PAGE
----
everything. But how do you define “everything” exactly? In other major languages there are test coverage
reports. Luckily, there is something similar in Solidity
as well. For this I’m using solidity coverage. [solidity coverage report] 1. install solidity coverage using npm 2. run solidity coverage 3. open the HTML report. I’m using the http-server, another npm package
for this, but you can probably just open it in a browser. It’s just my habit. Truffle also comes with a developer console
to directly interact with your smart contracts or even debug your smart contracts step by
step. You can create new instances or debug transactions. It’s really convenient to know the tools from
the inside out. Let’s see any example: 1. I have this smart contract here. And imaging I’m going to update this variable. I have to send off a transaction. 2. First I’ll connect using truffle console. That connects to an open network 3. I’ll create a new instance of my smart contract 4. I can simply interact with my smart contract. Then I can debug that transaction step by
step. 5. I can enter the debug command and the truffle
debugger will open up. 6. It allows me to jump step by step into the
functions. And on top of that, I’ve started using tenderly
in combination with truffle, to know where exactly my smart contracts are failing. Whenever a transaction fails then usually
I don’t see the exact location or reason in the code. With proxying the RPC calls through tenderly
I get the exact line where the transaction fails. It saves me some time. Let’s have a look how that works: 1. I start tenderly. Tenderly sits between ganache and truffle. It’s a proxy. So make sure your truffle config is connecting
to tenderly, not to truffle. 2. Then I start my truffle console 3. Let’s see this smart contract here. You can see that I have a require here. Let’s trigger that. 4. We create the new instance 5. We send off the transaction. 6. The transaction fails, but let’s see what
tenderly tells us. It show us the exact location of the error. Now, in 2020 there is really no reason to
use notepad for creating HTML sites anymore. The same is true for solidity development. Even if you don’t like VScode, then you can
use the new Remix desktop. It’s remix, as we all know and love it, but
as a Desktop App. You can browse your favorite projects on your
disk, use the integrated compilers and also the integrated blockchain. That means you can make use of all the great
features you know from the online version, like the debugger or the security tools and
other extensions. I heard soon you can use it 100% offline,
which makes it a great companion on travels as well. NUMBER 4: Security, Audit and standardized
workflows is not a huge pain (actually) Ethereum and solidity have a somewhat problematic
history, that’s not a secret. Two years ago the development tools were by
far not mature enough to really help avoid costly bugs. And, considering that smart contracts are
immutable once deployed, meaning you can’t change them once they are running, it just
had to lead to a few desasters here and there. Costly desasters. And also the community wasn’t always happy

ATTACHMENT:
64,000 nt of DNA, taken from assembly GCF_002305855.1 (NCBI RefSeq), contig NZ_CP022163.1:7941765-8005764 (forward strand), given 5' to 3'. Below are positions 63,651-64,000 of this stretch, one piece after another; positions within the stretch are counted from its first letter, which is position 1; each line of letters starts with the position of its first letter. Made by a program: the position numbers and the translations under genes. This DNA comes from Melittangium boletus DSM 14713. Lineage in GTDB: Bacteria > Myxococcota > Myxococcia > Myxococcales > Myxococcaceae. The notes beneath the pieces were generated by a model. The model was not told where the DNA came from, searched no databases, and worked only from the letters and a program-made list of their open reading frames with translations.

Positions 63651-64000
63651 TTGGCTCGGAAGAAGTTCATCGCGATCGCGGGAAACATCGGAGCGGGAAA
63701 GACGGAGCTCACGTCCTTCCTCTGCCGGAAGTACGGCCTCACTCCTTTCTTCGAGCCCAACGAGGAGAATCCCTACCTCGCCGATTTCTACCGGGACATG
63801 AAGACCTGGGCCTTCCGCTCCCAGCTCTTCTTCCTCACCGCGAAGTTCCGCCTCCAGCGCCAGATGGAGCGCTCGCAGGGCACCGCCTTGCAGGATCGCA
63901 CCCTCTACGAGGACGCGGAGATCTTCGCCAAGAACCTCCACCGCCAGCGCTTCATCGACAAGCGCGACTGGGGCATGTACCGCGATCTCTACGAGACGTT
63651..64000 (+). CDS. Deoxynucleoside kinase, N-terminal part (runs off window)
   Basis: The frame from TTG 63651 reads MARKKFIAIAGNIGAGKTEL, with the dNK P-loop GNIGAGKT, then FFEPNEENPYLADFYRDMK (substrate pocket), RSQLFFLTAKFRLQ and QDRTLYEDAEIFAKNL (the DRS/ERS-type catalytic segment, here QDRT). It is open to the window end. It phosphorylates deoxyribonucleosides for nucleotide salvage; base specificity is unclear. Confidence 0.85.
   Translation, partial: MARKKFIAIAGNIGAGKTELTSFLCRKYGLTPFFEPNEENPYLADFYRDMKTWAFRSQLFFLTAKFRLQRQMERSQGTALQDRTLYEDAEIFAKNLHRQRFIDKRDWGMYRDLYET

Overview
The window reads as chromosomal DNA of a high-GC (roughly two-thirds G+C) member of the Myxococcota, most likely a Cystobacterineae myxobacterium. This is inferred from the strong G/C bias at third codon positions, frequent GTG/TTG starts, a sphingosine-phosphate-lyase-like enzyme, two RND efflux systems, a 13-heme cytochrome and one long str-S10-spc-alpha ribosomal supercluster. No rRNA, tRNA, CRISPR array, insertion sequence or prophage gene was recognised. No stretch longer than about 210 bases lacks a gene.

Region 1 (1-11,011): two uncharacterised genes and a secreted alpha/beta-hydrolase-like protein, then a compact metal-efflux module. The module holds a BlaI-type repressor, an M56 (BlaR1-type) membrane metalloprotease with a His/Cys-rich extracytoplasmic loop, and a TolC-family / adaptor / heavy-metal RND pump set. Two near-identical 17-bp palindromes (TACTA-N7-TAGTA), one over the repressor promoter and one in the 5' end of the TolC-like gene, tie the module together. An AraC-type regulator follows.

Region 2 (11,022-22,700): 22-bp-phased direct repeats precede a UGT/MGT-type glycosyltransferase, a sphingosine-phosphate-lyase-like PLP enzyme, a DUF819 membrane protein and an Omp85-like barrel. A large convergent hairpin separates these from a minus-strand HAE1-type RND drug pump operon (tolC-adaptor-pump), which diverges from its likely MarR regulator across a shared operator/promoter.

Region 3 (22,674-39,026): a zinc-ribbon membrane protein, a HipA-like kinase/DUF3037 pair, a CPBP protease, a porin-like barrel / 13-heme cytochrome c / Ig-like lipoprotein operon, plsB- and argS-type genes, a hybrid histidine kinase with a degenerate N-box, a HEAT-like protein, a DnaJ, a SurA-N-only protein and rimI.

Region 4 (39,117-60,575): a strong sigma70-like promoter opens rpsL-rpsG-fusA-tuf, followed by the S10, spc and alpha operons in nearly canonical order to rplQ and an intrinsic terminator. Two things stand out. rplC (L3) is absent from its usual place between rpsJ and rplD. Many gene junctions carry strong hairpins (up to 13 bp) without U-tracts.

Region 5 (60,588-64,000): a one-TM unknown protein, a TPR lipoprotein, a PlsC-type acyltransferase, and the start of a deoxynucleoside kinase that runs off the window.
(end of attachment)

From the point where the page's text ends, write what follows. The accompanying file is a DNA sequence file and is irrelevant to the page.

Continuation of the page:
with the way problems were resolved. This is not so much the case anymore. There are not only better tools, like truffle,
but also great resources to learn about best practices, existing pitfalls and more. I’m a big fan of the newsletter https://weekinethereumnews.com/. It’s my weekly read on news around Ethereum. I’m literally waiting for it. Thanks Evan, I hope you keep up the good work! Security wise I’m usually reading a lot on
reddit, the ethdev and ethereum reddits, and I’m looking for community insights. One thing I can recommend is the consensys
github repository talking about the smart contract best practices There the Solidity Recommendations and known
attacks are a bare minimum to know for every Ethereum Blockchain Developer. These attacks are so well known that you will
find a copy of those also in the Solidity documentation. But I like this site more, since it’s so clearly
only about Smart Contract best practices and not just another chapter in the Solidity docs. The second page worth a scan through is the
Smart Contract Weakness Classification and Test Cases. https://swcregistry.io/ It’s a collection
of typical weaknesses and their pendant to classical CWE, the common software security
weaknesses. Static analyzers are also getting better and
better. ConsenSys and their projects are usually following
a freemium model, so is their static analysis and auditing software Mythx, where the Pro
version is paid. https://mythx.io The free version checks for
the most obvious things like Use of Deprecated Solidity Functions or Unprotected SELFDESTRUCT
Instructions, but leaves out the good stuff. That is Reentrancy or Transaction Order Dependence
and many other things only available in the Pro version. It’s still worth a try, since it’s easy to
install and gives a nice report. The other thing is standardized smart contracts. There is no need to re-invent the ERC20 smart
contract in 2020. If you want to launch a system that uses tokens,
or use any other standardized smart contract or library like the SafeMath library, then
why not use an existing template? OpenZeppelin did an amazing job at this. All you have to do is install them through
npm in your exising truffle project. Their smart contracts will be installed in
the node_modules folder and there is a lot of them available. Then import, for example the SafeMath Library
– or any other of their contracts – into your smart contract. And then simply use it. That’s it. It’s really that simple. I’m sure I didn’t mention the one or the other
thing, so let me include the longest and most comprehensive list of developer tools for
Etheruem you can find out there. It’s a github repository with all the good
stuff you can possibly imagine. So, now it’s your turn. Let me know in the comments which of these
five production hacks you’re going to try first: Tenderly or the Solidity Visual Auditor
Plugin! For more like this, subscribe to this channel
and I hope I’ll see you in the next videos!

4 thoughts on “Enterprise Blockchain Development in 2020: The 4 most important things (you didn’t know!)”

  1. Excellent video, very informative! Thanks so much for sharing this. Would be curious to hear your thoughts about Truffle Teams, currently in beta…

    https://www.trufflesuite.com/teams